How to use your Raspberry Pi as a Chromecast alternative

How to use your Raspberry Pi as a Chromecast alternative

Google’s Chromecast is one of the most popular audio and video streaming devices out there. The small device plugs into an HDMI port and is controlled by a computer or mobile device. Casting is as simple as tapping a button in supported apps. But Chromecast isn’t your only option for this sort of functionality – you can do something similar with the Raspberry Pi.

In this tutorial, I’m going to show you how you can use your Raspberry Pi as a Chromecast alternative. It’s worth a mention that this will make your Raspberry Pi be exactly that: an alternative to, not a carbon copy of, Google’s device. This alternative doesn’t support Google’s Cast button, but it does support streaming YouTube videos as well as local audio, images, and videos from your smart device to your TV. Here’s how to use your Raspberry Pi as a Chromecast alternative.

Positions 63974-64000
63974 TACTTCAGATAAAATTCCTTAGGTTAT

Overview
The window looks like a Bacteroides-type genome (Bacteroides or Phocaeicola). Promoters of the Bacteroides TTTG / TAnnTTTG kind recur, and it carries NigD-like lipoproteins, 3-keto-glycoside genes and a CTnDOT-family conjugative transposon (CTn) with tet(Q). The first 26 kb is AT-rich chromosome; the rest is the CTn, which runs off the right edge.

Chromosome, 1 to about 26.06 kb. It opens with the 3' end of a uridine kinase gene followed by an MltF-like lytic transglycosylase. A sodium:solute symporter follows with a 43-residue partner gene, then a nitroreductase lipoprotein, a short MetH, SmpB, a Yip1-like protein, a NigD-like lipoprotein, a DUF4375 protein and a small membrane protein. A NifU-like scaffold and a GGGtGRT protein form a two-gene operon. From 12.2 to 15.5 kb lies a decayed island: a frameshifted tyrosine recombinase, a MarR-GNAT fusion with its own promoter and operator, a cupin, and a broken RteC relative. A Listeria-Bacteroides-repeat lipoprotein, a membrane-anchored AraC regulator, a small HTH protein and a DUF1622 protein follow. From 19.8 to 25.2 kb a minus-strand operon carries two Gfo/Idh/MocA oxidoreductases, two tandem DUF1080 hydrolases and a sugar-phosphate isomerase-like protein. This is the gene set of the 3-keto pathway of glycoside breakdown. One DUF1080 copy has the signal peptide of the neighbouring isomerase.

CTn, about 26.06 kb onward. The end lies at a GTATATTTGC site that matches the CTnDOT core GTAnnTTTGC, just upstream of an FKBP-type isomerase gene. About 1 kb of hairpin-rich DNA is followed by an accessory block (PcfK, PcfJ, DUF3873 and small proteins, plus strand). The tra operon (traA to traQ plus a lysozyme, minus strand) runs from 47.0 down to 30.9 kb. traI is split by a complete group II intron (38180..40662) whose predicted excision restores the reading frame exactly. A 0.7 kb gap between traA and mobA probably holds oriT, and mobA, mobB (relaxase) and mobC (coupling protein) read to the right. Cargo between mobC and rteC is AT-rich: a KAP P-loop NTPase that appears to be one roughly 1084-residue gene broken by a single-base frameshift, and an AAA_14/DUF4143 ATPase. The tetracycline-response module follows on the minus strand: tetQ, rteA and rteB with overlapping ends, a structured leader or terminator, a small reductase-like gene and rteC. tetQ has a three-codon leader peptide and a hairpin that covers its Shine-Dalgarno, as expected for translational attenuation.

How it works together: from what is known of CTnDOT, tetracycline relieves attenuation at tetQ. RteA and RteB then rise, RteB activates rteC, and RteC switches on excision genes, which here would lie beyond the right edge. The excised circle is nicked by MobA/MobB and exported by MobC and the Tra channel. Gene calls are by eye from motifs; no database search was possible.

How to use your Raspberry Pi as a Chromecast alternative

For this project, we’ll need to have a couple of programs installed on the Raspberry Pi (OMXPlayer and OpenMax image viewer for the Raspberry Pi) and one installed on the device you want to cast from (Raspicast). The audio and video content that you stream from your smart device to your Raspberry Pi and your TV will be played using OMXPlayer, and the image content will be displayed using OpenMax image viewer for the Raspberry Pi.

Raspbian comes with OMXPlayer already installed, so that’s the operating system we’ll use in this tutorial (if you don’t yet have Raspbian installed, The Pi can help). We will have to install a couple of libraries and a program called OpenMax image viewer for the Raspberry Pi.

Step 1: Check for updates

It’s always wise to start with checking for the latest Raspbian updates by running these commands in Terminal:

sudo apt-get update
sudo apt-get upgrade

Step 2: Enable SSH